The Palomar Observatory, located in north San Diego County California, is owned and operated by the California Institute of Technology. The Observatory supports the research of the Caltech faculty, post-doctoral fellows and students, and the researchers at Caltechs collaborating institutions. Palomar Observatory is home to the historic Hale 200-inch telescope. Other facilities on the mountain include the 60-inch, 48-inch, 18-inch and the Snoop telescopes.
Image ID: 12701  
Location: Palomar Observatory, San Diego, California, USA
 
The Palomar Observatory, located in north San Diego County California, is owned and operated by the California Institute of Technology. The Observatory supports the research of the Caltech faculty, post-doctoral fellows and students, and the researchers at Caltechs collaborating institutions. Palomar Observatory is home to the historic Hale 200-inch telescope. Other facilities on the mountain include the 60-inch, 48-inch, 18-inch and the Snoop telescopes Add To Light Table The Palomar Observatory, located in north San Diego County California, is owned and operated by the California Institute of Technology. The Observatory supports the research of the Caltech faculty, post-doctoral fellows and students, and the researchers at Caltechs collaborating institutions. Palomar Observatory is home to the historic Hale 200-inch telescope. Other facilities on the mountain include the 60-inch, 48-inch, 18-inch and the Snoop telescopes Add To Light Table Sunrise lights Telescope Peak as it rises over the salt flats of Badwater, Death Valley.  At 11,049 feet, Telescope Peak is the highest peak in the Panamint Range as well as the highest point in Death Valley National Park.  At 282 feet below sea level, Badwater is the lowest point in North America Add To Light Table
The Palomar Observatory, located in north San Diego County California, is owned and operated by the California Institute of Technology. The Observatory supports the research of the Caltech faculty, post-doctoral fellows and students, and the researchers at Caltechs collaborating institutions. Palomar Observatory is home to the historic Hale 200-inch telescope. Other facilities on the mountain include the 60-inch, 48-inch, 18-inch and the Snoop telescopes.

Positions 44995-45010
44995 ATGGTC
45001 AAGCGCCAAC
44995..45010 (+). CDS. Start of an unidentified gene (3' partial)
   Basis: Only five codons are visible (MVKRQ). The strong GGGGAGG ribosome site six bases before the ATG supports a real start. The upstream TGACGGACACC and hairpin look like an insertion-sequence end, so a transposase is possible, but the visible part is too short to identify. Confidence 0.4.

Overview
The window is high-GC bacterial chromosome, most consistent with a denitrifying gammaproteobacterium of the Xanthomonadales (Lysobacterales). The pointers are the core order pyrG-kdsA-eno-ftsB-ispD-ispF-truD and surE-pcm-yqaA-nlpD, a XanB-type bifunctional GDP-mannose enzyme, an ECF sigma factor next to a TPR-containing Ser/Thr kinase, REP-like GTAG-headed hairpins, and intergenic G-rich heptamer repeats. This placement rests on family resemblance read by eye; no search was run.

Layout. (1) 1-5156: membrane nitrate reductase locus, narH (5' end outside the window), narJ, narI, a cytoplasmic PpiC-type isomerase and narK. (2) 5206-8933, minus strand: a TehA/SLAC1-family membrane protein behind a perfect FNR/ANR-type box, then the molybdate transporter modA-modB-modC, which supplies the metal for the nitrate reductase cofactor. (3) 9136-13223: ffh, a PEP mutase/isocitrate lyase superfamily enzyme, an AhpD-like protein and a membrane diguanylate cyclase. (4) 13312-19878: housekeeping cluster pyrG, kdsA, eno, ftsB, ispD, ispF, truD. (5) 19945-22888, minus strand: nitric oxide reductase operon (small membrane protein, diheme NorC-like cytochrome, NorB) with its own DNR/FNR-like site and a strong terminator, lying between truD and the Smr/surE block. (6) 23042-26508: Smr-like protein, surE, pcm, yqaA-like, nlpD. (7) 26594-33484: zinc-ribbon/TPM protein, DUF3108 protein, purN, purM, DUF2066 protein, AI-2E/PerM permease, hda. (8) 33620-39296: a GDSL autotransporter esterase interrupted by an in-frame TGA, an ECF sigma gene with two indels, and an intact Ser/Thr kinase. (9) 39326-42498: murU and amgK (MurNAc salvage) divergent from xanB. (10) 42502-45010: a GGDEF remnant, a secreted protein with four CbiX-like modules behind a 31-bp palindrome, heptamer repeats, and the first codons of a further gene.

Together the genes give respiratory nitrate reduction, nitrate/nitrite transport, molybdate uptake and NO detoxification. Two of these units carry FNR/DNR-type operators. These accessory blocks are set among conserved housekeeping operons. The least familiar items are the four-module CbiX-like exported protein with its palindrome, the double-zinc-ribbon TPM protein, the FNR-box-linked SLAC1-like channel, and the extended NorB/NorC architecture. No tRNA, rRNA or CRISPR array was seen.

Image ID: 12702  
Location: Palomar Observatory, San Diego, California, USA
 
The Palomar Observatory, located in north San Diego County California, is owned and operated by the California Institute of Technology. The Observatory supports the research of the Caltech faculty, post-doctoral fellows and students, and the researchers at Caltechs collaborating institutions. Palomar Observatory is home to the historic Hale 200-inch telescope. Other facilities on the mountain include the 60-inch, 48-inch, 18-inch and the Snoop telescopes.
Image ID: 12703  
Location: Palomar Observatory, San Diego, California, USA
 
Sunrise lights Telescope Peak as it rises over the salt flats of Badwater, Death Valley. At 11,049 feet, Telescope Peak is the highest peak in the Panamint Range as well as the highest point in Death Valley National Park. At 282 feet below sea level, Badwater is the lowest point in North America.
Image ID: 20597  
Location: Badwater, Death Valley National Park, California, USA
 
Sunrise lights Telescope Peak as it rises over the salt flats of Badwater, Death Valley.  At 11,049 feet, Telescope Peak is the highest peak in the Panamint Range as well as the highest point in Death Valley National Park.  At 282 feet below sea level, Badwater is the lowest point in North America Add To Light Table Sunrise lights Telescope Peak as it rises over the salt flats of Badwater, Death Valley.  At 11,049 feet, Telescope Peak is the highest peak in the Panamint Range as well as the highest point in Death Valley National Park.  At 282 feet below sea level, Badwater is the lowest point in North America Add To Light Table
Sunrise lights Telescope Peak as it rises over the salt flats of Badwater, Death Valley. At 11,049 feet, Telescope Peak is the highest peak in the Panamint Range as well as the highest point in Death Valley National Park. At 282 feet below sea level, Badwater is the lowest point in North America.
Image ID: 20598  
Location: Badwater, Death Valley National Park, California, USA
 
Sunrise lights Telescope Peak as it rises over the salt flats of Badwater, Death Valley. At 11,049 feet, Telescope Peak is the highest peak in the Panamint Range as well as the highest point in Death Valley National Park. At 282 feet below sea level, Badwater is the lowest point in North America.
Image ID: 20603  
Location: Badwater, Death Valley National Park, California, USA
 


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Gallery  >  California
Gallery  >  Death Valley National Park
Gallery  >  Landscape Astrophotography
Gallery  >  Milky Way
Gallery  >  New Work September 2013
Gallery  >  Night
Gallery  >  Panorama
Gallery  >  San Diego
Location  >  Protected Threatened and Significant Places  >  National Parks  >  Death Valley National Park (California)  >  Badwater
Location  >  USA  >  California  >  Big Pine
Location  >  USA  >  California  >  Desert  >  Death Valley National Park
Location  >  USA  >  California  >  San Diego  >  Palomar Observatory
Subject  >  Technique  >  Landscape Astrophotography
Subject  >  Technique  >  Night / Time Exposure
Subject  >  Technique  >  Panoramic Photo

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Updated: August 14, 2020